I am sitting at the Blogger’s Cafe at the convention center in San Antonio listening to the opening keynote. What can I do to bring more technology to Goochland schools? Is this question for me, or for all our teachers? Don’t we all want more? We already do a lot with technology. Now we need to showcase it so parents, local leaders, and legislators can see the power of the tools we have. Our new blogs will make this VERY easy.
Remember to visit the wiki and sign up for training on how to create and maintain your new blog.
I just finished reading (really reading and not skimming) an article titled The Myth of Multitasking By Christine Rosen. Last week everyone was talking about the effects of reading online. This article shows that reading is but one small part of the shift in the way we live, and many people don’t think the change is for the best.
Even as I read the article, I was interrupting myself every other paragraph to open a new tab and search for articles, books, and interviews mentioned.
How would my day as an ITRT go if I were to avoid multitasking? I am not sure. Mine is a “modern” job that, if advertised on something like Monster would probably include multitasking as a required “skill” as mentioned in the article. On busy days, I move around the building helping teachers while replying to multiple chats and emails, in essence, heavily multitasking. Between iChat, Mail, Twitterrific, and teachers stopping by my room, I seldom have more than ten uninterrupted minutes to focus on any one particular task. Were I to turn off any of those, I fear I would not be able to provide good customer care to the teachers, or I’d miss something worth knowing.
However, the article cites research by psychologist Russell Poldrack showing that…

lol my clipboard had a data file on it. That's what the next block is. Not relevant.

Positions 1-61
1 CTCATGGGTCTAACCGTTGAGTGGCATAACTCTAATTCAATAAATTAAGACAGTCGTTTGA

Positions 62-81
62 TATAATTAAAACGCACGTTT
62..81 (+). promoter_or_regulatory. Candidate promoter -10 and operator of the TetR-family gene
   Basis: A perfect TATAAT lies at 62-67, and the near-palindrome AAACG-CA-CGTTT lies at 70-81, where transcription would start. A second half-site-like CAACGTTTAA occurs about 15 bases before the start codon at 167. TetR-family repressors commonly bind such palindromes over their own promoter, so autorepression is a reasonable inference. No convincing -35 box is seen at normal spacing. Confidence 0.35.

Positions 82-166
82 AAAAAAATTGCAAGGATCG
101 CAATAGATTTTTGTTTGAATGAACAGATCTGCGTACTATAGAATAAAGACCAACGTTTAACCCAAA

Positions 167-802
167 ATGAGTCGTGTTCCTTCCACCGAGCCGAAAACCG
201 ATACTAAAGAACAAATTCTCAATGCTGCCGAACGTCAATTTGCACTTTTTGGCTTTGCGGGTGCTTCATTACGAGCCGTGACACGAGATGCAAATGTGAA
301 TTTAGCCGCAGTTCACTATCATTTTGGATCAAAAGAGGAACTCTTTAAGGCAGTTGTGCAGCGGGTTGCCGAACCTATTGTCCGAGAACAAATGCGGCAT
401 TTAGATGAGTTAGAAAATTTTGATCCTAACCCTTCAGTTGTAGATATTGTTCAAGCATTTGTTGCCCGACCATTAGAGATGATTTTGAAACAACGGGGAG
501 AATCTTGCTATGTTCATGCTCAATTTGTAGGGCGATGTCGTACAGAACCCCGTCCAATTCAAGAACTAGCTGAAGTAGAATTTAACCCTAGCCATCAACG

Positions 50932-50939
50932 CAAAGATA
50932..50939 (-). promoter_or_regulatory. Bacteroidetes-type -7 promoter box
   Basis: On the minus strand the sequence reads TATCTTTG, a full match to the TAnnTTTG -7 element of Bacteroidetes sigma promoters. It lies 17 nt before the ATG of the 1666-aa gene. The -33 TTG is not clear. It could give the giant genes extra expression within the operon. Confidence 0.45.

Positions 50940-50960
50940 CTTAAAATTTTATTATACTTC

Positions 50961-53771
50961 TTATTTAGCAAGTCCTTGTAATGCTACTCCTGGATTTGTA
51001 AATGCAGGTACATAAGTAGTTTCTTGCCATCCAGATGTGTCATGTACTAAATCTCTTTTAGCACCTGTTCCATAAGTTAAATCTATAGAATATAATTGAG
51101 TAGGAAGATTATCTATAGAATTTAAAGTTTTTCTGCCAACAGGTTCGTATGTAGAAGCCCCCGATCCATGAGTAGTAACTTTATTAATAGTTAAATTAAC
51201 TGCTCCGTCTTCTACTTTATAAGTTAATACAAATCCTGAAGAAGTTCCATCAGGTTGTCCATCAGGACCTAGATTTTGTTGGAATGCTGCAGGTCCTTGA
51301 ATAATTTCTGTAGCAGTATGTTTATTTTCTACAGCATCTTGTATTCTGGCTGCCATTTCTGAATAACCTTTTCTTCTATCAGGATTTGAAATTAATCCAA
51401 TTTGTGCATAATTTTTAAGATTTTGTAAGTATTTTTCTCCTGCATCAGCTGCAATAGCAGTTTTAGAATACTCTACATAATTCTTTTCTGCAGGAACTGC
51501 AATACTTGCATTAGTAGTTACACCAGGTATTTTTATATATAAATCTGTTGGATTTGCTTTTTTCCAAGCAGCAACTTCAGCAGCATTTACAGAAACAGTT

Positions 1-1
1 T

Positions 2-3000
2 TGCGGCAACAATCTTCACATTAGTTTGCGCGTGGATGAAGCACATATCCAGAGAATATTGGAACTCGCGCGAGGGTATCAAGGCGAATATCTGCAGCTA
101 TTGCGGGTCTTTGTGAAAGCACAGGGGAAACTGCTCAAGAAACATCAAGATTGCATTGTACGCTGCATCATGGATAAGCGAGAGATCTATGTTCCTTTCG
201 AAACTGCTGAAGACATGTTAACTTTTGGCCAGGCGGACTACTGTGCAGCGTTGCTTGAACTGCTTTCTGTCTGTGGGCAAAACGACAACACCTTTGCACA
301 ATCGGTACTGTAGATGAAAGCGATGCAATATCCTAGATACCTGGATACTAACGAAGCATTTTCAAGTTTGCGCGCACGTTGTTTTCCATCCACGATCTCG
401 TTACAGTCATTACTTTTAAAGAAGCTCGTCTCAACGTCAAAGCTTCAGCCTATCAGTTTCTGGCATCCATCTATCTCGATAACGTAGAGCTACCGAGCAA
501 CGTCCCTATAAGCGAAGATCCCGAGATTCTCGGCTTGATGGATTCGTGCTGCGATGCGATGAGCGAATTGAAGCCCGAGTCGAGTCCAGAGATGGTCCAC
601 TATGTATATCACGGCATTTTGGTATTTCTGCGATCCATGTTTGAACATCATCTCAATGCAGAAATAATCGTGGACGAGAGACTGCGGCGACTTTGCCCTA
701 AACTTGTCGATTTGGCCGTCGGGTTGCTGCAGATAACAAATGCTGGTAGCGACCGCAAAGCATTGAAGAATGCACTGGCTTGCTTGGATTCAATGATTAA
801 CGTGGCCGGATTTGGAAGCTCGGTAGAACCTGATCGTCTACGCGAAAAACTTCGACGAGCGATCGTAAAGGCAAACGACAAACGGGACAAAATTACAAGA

Even if you learn while multitasking, that learning is less flexible and more specialized, so you cannot retrieve the information as easily.” His research demonstrates that people use different areas of the brain for learning and storing new information when they are distracted: brain scans of people who are distracted or multitasking show activity in the striatum, a region of the brain involved in learning new skills; brain scans of people who are not distracted show activity in the hippocampus, a region involved in storing and recalling information
And even more distressing…
In 2005, the BBC reported on a research study, funded by Hewlett-Packard and conducted by the Institute of Psychiatry at the University of London, that found, “Workers distracted by e-mail and phone calls suffer a fall in IQ more than twice that found in marijuana smokers.”
Beyond my own job, this article had abundant food for thought. There are scientists who predict our brains will adapt to this environment and we’ll learn to cope with “response selection bottleneck”. However, there is no proof and other scientists see today’s youth as guinea pigs who may (but may not) be able to continue to learn and function in this hyper-interrupted world.
The implications for education go beyond reading, and cutting out the distractions is not an option. Maybe the key does lie in promoting “acquired inattention” so students will be able to learn in the “interstices of their mind-wandering.”
Today I got my Big Deal Book newsletter and in it I found this:
RedZee is a free kid-friendly Web browser intended to assure parents of early readers that their little one’s search for, say, a unicorn image brings up only G-rated sites. Results are presented like a fan with images of each screen, so children can scroll through and click on the site that offers the closest match.
Sounded great. Except, it is not a web browser but a search engine. Still, the site looks very cute with the red animated zebra. I gave it a try and searched for my daughter’s latest craze, Shakira.
The results do come up in a nice-looking fan. However, does anyone think finding Shakira in her underwear is G-rated?